Monday was the night everyone was waiting for - The Earth's only permanent natural satellite would come closer to our planet than any full moon since 1948. This event won't repeat itself until 2034.
Sydney's east-facing beaches hosted tens of thousands of people, ready with cameras and telescopes.
The energy in the air was exhilarating. But the thick cloud cover meant many were sadly disappointed. From Bondi to Bronte beaches, the eagerly-awaited moonrise was nowhere to be seen.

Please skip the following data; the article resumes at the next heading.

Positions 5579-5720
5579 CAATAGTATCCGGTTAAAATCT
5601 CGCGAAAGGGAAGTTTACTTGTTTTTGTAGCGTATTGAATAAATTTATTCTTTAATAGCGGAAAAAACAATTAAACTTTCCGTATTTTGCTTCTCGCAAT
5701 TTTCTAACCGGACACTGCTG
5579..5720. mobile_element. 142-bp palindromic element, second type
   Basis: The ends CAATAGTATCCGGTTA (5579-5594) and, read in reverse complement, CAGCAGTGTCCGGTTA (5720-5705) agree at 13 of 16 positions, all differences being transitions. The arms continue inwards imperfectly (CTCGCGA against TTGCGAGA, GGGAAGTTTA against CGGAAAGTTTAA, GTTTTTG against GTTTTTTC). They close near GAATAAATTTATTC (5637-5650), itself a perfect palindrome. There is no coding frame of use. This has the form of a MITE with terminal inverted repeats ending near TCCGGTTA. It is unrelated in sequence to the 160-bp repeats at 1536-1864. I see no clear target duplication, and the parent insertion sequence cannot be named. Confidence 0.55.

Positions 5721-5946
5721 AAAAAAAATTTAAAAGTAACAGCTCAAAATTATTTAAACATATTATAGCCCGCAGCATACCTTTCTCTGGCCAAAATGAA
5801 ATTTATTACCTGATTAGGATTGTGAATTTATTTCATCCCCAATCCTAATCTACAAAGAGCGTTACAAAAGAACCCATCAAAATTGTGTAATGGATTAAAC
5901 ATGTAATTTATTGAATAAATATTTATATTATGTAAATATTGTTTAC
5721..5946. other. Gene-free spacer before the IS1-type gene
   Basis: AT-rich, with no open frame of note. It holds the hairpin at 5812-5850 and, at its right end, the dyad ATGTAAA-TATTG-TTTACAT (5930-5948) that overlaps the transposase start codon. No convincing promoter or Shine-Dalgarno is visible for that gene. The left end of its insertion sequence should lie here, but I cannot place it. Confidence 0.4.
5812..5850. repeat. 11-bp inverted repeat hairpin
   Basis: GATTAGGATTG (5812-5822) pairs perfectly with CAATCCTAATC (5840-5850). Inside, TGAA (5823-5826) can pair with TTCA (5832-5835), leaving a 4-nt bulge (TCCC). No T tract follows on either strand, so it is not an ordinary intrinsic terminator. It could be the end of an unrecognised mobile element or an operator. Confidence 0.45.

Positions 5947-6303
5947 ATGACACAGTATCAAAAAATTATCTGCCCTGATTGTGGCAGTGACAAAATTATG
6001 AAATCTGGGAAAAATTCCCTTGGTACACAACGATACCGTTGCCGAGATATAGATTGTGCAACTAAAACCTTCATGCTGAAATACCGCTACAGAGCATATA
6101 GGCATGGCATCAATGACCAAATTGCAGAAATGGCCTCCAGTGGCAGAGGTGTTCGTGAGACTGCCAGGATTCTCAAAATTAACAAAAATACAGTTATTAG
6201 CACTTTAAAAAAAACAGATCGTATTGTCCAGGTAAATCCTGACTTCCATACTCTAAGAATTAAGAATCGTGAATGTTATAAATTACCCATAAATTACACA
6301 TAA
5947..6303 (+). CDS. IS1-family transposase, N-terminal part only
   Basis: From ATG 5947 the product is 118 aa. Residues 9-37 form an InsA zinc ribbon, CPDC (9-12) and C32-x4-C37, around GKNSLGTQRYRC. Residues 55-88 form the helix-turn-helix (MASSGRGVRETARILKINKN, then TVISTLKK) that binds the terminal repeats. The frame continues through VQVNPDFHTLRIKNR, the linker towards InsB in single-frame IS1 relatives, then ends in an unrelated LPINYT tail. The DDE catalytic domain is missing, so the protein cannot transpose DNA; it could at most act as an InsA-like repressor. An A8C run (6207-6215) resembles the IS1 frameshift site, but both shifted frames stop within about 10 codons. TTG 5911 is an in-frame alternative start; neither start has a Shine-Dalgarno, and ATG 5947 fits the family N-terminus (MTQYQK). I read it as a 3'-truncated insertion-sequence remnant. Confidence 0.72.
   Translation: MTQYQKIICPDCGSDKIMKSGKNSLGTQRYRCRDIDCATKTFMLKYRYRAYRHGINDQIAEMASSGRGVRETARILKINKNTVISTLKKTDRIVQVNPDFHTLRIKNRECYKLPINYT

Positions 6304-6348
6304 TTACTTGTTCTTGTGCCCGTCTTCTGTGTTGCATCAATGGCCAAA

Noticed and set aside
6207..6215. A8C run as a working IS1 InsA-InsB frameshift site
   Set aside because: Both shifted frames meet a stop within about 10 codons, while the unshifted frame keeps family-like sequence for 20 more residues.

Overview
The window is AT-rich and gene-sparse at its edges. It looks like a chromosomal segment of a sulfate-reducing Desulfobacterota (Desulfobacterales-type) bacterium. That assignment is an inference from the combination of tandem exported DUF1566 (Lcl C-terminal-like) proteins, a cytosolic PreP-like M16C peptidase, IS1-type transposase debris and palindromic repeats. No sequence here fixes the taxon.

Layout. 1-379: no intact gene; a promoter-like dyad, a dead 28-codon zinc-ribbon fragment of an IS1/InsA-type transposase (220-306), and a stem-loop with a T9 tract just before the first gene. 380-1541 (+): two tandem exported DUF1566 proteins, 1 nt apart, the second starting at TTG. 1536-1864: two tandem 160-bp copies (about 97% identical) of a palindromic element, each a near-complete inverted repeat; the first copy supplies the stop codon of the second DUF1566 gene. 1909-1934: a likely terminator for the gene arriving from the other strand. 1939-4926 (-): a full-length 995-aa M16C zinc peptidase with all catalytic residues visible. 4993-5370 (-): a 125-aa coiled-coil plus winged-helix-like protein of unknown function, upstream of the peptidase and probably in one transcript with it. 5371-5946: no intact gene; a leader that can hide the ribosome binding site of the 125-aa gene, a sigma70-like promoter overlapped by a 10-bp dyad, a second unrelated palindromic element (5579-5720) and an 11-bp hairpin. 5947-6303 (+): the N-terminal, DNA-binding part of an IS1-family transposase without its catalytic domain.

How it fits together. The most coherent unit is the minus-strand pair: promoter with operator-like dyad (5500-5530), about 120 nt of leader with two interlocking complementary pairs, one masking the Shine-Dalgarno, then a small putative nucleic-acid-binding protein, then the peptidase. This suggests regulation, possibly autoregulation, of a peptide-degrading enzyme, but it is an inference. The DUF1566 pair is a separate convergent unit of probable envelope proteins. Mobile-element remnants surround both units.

As night fell, however, the crowds were finally pleased when the moon peeked shyly out of the clouds. Earthlings cheered and clapped at the sight of their brighter-than-usual moon, and were delighted with its beautiful reflection on the ocean tides.
Even though many thought the moon didn't look as large as expected, the event was received with almost the same festive anticipation as Sydney's New Years fireworks - only it didn't cost taxpayers as much.